Balancing The Registers In Your Voice
Most every singer has noticed that when they sing in a lower part of their range their vocal quality has a similarity to the way they speak; yet as they move to higher and higher pitches there is either the tendency to begin to yell and strain, or to suddenly flip into an entirely different vocal mechanism that sounds very different from that which they were using in the lower part of their range.
There are two distinct muscular systems which are in operation while you are singing. The system that governs the lower and louder pitches is traditionally known as “chest voice.” The reason for this label is due to the vibrations that are often perceived in the singer’s body when singing using this mechanism: there is often a definite rumbling feeling in the sternum or “chest” area.
The system that governs the higher and softer pitches is traditionally known as “head voice.” This is due to the fact that the singer will very often encounter vibratory sensations in the skull, nasal and “head” areas of the body when employing this mechanism, especially at higher pitches.
One of the most common reasons people seek vocal training is so they can learn to coordinate these two systems which usually appear to be antagonistic to one another. The old school of Italian Singing took a very long time in balancing these registers so that there was ultimately a perfect coordination between them, resulting in a vocal production wherein these two registers appeared to be joined into one “full voice.”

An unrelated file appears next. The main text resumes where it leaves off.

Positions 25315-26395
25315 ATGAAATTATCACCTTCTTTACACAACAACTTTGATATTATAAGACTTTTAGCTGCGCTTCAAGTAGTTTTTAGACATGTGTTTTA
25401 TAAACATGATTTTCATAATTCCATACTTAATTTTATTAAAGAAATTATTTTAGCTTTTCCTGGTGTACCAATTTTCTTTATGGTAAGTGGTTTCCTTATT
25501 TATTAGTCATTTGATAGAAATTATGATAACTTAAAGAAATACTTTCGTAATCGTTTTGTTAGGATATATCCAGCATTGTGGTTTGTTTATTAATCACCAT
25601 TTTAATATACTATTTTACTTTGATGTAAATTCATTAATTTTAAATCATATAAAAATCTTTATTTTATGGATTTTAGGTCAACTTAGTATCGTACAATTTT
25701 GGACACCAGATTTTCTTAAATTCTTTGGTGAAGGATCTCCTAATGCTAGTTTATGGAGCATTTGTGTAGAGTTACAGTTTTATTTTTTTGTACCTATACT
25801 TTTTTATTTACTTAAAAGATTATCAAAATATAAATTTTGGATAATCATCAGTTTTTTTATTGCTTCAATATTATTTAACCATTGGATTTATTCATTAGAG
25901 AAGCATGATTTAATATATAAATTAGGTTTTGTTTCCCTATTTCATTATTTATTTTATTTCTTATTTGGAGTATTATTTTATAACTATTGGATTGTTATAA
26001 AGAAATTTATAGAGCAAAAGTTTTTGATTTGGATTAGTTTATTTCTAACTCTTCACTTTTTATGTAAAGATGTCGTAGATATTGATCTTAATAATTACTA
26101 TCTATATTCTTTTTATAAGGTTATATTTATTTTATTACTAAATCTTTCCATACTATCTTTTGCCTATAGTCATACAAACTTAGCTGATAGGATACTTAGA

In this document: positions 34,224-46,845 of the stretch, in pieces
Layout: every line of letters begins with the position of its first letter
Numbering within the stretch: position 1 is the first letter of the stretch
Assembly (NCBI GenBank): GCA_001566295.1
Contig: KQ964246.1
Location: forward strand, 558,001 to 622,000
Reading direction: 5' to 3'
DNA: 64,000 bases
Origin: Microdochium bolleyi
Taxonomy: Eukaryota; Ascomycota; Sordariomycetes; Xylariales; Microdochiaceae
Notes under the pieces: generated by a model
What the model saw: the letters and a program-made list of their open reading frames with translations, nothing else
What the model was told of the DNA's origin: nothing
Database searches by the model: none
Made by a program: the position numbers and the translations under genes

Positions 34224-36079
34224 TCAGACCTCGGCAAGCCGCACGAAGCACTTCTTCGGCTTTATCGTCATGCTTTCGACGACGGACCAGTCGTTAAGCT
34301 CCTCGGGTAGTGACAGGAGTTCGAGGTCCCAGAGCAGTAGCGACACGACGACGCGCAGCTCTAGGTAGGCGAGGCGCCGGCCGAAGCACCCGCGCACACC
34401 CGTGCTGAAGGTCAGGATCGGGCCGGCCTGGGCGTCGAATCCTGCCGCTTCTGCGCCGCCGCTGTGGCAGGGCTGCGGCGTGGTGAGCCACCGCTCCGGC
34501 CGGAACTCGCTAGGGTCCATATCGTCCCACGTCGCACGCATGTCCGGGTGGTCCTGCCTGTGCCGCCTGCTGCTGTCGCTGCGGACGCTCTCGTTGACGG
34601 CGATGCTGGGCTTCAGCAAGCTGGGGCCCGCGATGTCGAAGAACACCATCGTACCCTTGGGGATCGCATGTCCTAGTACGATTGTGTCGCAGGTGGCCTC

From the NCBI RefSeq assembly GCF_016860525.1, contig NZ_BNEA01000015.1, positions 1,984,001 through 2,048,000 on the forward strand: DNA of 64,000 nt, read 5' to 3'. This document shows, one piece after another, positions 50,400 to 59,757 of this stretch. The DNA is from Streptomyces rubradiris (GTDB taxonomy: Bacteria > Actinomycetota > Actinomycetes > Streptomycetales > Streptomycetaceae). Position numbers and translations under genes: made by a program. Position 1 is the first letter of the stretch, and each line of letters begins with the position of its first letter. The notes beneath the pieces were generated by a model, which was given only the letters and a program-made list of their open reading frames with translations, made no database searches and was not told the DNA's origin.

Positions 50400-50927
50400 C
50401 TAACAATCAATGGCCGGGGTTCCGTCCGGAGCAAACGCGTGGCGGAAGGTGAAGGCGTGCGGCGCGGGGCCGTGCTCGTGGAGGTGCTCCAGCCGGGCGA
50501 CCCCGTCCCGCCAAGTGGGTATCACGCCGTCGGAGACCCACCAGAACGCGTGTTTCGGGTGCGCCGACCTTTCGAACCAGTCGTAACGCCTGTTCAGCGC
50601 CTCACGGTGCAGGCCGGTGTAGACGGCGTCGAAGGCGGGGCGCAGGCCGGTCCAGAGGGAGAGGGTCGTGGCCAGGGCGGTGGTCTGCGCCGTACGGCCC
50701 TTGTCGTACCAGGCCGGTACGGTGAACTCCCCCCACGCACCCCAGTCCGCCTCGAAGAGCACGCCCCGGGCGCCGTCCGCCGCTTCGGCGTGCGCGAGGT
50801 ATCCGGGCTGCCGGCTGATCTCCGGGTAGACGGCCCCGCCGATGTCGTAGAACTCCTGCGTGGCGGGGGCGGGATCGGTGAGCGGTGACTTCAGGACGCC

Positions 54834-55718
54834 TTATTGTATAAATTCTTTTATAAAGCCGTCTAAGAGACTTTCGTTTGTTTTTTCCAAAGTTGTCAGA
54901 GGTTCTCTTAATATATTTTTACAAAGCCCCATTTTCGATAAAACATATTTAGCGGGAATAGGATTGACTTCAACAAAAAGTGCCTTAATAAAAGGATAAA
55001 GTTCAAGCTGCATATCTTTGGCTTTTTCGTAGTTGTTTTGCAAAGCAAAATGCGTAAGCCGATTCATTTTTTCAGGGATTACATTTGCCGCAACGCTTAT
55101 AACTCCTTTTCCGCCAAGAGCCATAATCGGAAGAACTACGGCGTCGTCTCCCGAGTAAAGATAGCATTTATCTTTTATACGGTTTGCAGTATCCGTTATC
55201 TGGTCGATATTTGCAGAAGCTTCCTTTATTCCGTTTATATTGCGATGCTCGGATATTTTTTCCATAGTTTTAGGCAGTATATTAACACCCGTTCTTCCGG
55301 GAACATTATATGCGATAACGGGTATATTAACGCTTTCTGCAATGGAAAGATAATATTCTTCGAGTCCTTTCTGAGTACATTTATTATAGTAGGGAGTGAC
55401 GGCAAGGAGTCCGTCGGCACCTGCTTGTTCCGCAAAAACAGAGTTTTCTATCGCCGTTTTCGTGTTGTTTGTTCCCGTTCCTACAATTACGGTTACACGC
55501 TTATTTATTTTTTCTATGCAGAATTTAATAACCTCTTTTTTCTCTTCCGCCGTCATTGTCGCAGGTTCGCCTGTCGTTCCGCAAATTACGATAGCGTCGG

As time went on and vocal styles changed from those requiring a purely balanced sound, other techniques developed. As a result, many ways of training the voice have left singers with a less than smoothly “mixed” sound in their voice. Some different ways of dealing with the registers in the voice are:
- Pulling the chest voice much higher than is healthy (resulting in an alarmingly common rate of vocal fold hemorrhages, nodules, and other vocal damage);
- Singing with an audible break, or yodel when moving from low pitches to high, making the voice sound like two separate and distinct voices;
- Singing in head voice alone, which makes the voice sound very lifeless and quiet especially in the lower pitches (this is more common in women singers. Some so-called “classical” methods of training will employ this method when training women singers);
- Using whiney, artificial sounds in order to simulate a mixed voice. This is often used in character singing in musical theater, as well as some gospel, R&B and Rock music. It is more desirable than pulling chest, however it is not a “finished” sound and many singers get stuck singing in this mode and have not been trained to move beyond it, and therefore are unable to sing in styles wherein this twangy sound is inappropriate.
When training your voice, it is desirable to learn to blend your registers in the traditional way, by using exercises and vocalises that slowly and steadily build coordination over time. This way your voice will always be ready for any pitch, word, dynamic and musical phrase and style that must be sung.
When singing in a balanced way such as this, you have at your disposal power, beauty, emotion and musicality, all within a very healthy practice of singing wherein your beautiful voice can last your whole life long.